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James Hird: Retired AFL Player & Ex Coach Essendon

James Allan Hird, a former professional Australian Rules Footballer and coach of the Essendon Football Club (AFL).

Born on 4th of February, 1973, Hird has played as a midfielder, but was known to be given free permission to play wherever he thought necessary by the former Essendon coach, Kevin Sheedy.James Hird Football AFL

He won the 1996 Brownlow Medal with Michael Voss, who was the Brisbane Bears midfielder at the time.

James Hird is also considered to be one of the greatest footballers of the modern era and is a member of the AFL Hall of Fame.

Moreover, he was listed as one of the top 50 players of all time by journalist, Mike Sheehan.

Life Before AFL

Hird was born to Allan and Margaret Hird in Canberra, where his father worked in the public service while his mother worked as a teacher. His parents had met in Melbourne and had moved to the Australian Capital in 1969.

Along with two siblings born three years after him, he had lived most of his starting life in the suburbs of Ainslie before moving to a house in Latham in the northern suburbs.

James Hird was an active yet shy child and because his mother wanted him to be well rounded; he took piano as well as ballet lessons, but both didn’t last very long. He also participated in the soccer and rugby league as the Australian Rules football wasn’t as popular in those days.

However, because Hird was a small child in the seventh grade, he often got knocked around while playing rugby league.

During the 1990 AFL draft, James Hird was recruited from the Ainslie Football Club in Canberra. However, he was not selected at first because he had a serious hip injury along with other injuries in his junior football career. In fact, he wasn’t chosen until pick 79, one of the last in the draft.

Life as an AFL Player at a Glance: 1991-1996

At the beginning of his career as an AFL player in 1991, Hird was not able to play on the field because of constant injuries that hampered his performance.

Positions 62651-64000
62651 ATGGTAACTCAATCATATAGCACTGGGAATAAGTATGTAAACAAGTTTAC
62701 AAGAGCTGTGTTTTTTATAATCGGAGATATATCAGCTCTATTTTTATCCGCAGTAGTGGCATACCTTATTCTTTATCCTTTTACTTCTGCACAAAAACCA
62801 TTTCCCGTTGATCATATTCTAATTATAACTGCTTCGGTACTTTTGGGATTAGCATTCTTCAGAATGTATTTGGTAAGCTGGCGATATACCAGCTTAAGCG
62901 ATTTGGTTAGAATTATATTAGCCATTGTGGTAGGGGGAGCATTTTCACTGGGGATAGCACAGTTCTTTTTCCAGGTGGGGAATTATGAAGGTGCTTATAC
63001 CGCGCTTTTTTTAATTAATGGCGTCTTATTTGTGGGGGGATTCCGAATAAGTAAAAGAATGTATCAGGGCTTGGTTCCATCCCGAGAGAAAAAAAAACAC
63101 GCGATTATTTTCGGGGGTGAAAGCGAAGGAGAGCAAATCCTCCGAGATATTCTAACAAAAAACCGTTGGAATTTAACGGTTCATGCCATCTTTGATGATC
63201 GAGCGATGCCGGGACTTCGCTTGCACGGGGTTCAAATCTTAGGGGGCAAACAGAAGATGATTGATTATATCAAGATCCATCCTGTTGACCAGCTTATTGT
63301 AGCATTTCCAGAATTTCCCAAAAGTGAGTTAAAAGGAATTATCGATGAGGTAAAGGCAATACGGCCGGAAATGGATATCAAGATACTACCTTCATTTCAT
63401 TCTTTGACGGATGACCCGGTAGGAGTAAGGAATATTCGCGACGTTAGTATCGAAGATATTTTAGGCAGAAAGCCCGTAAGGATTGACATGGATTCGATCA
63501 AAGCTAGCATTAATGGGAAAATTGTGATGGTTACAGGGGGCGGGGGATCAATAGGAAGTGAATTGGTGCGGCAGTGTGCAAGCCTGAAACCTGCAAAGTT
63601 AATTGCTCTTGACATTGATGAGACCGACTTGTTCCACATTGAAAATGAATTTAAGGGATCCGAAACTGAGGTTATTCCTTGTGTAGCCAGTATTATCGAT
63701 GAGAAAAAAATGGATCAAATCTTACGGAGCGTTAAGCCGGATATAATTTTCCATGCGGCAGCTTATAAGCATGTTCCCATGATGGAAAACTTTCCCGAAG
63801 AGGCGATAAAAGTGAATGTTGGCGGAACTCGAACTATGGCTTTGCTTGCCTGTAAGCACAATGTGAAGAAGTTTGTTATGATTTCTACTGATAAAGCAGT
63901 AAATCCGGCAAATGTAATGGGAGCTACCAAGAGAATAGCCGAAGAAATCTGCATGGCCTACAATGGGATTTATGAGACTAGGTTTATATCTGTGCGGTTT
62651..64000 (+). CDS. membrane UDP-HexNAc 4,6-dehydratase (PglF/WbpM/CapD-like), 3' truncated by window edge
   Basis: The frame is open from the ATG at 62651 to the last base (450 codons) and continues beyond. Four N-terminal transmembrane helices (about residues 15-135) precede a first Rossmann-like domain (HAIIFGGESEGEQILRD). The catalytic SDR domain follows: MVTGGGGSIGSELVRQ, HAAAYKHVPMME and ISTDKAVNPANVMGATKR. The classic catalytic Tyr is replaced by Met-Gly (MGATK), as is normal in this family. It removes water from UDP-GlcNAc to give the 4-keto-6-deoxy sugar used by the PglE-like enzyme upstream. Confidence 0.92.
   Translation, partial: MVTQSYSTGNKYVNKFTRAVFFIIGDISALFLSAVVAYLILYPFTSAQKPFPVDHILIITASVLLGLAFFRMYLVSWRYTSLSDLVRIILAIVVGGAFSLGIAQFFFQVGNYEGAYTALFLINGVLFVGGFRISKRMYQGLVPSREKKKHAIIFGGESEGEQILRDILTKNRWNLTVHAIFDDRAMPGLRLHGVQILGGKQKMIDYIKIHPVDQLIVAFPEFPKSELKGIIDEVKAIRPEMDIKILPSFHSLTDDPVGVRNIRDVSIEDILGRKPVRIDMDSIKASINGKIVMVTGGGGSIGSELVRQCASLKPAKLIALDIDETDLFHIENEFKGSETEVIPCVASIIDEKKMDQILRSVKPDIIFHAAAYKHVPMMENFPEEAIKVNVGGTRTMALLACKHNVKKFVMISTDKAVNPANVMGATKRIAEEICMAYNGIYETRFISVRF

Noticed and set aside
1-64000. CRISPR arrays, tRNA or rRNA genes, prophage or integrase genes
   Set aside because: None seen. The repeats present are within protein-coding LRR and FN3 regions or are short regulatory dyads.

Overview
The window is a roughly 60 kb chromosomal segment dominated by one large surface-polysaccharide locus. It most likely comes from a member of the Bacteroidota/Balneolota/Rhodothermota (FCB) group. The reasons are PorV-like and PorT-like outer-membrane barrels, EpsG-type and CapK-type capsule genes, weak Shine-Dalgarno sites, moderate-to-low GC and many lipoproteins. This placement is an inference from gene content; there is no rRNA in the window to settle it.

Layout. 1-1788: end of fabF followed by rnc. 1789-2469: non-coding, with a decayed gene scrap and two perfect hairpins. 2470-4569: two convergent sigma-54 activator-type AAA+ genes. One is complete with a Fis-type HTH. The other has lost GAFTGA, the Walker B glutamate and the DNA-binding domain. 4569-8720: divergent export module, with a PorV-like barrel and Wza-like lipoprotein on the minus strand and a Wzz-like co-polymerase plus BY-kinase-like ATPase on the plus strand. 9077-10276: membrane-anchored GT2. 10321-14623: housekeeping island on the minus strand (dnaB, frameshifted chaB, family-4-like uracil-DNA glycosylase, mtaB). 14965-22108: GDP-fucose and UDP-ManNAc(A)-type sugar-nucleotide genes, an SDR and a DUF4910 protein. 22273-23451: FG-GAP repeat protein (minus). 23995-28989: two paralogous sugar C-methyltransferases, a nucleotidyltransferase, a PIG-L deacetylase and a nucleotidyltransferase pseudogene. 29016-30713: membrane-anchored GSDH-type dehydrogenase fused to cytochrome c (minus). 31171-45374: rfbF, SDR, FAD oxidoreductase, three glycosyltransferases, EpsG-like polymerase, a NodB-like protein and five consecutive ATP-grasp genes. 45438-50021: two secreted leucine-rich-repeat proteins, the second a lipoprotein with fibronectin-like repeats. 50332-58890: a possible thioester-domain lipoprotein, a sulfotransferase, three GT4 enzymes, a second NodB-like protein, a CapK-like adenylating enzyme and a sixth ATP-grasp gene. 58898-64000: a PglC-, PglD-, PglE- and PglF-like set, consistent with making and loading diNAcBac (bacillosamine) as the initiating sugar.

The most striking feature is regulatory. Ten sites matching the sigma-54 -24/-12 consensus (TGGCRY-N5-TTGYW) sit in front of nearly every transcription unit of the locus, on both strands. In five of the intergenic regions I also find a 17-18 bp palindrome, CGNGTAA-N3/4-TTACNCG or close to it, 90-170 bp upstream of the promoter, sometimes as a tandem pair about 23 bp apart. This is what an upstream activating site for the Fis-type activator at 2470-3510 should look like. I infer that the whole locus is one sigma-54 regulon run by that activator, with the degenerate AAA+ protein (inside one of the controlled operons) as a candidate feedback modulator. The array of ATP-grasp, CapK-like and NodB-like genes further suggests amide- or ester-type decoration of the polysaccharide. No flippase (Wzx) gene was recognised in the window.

Because of this, after the 1991 season had ended, a vote was cast on whether to delist him. Now even though the majority votes were in favour of Hird leaving, coach Kevin Sheedy decided to keep him. After this, Hird made his senior debut against St. Kilda in 1992 and spent the rest of the season in the Essendon Reserves, which won the premiership.

In 1993, Hird managed to achieve regular selection in the Essendon Senior team and was one of the members of the “Baby Bombers” Club, which consisted of young players. Hird’s winning streak started to show when he won the three consecutive Best and Fairest awards in 1994, 1995 and 1996. He was also jointly awarded the Brownlow Medal for the League’s Fairest and Best player along with Michael Voss, the midfielder for the Brisbane Bears.

1997-2000

Because of several injuries, James Hird only managed to play seven games in 1997.
In 1998, even though he was named captain of his team, he was restricted to thirteen games that season. The situation got even worse in 1999 when he could only play two games that season because of stress fractures in his foot.

Hird did manage to return to the field at the start of 2000 because of a radical specialist treatment, but the injury, though technically cured, still needed careful management for the rest of his career.

2000-2005

2000 was a reasonably good season and year for James Hird as he had managed to recover from his serious injury and received a couple of honours such as the All Australian Team and Norm Smith Medal for the best on ground performance in the AFL Grand Final.

That same year, Essendon also won the Ansett Cup in the pre-season competition and brought home the premiership. Aside from Hird, 2000 marked a year of great success for his team as it became known as the only team which had been most successful in the history of AFL and had lost only one game against the Western Bulldogs.

Unfortunately, 2001 and 2002 were years of great disappointment for Hird as he collided with teammate Mark McVeigh’s knee and sustained a horrific injury in 2002 that fractured or broke most of the bones in his skull. Because of medical complications, Hird was not able to fly home to Melbourne and missed most of the starting games for 2003 as well.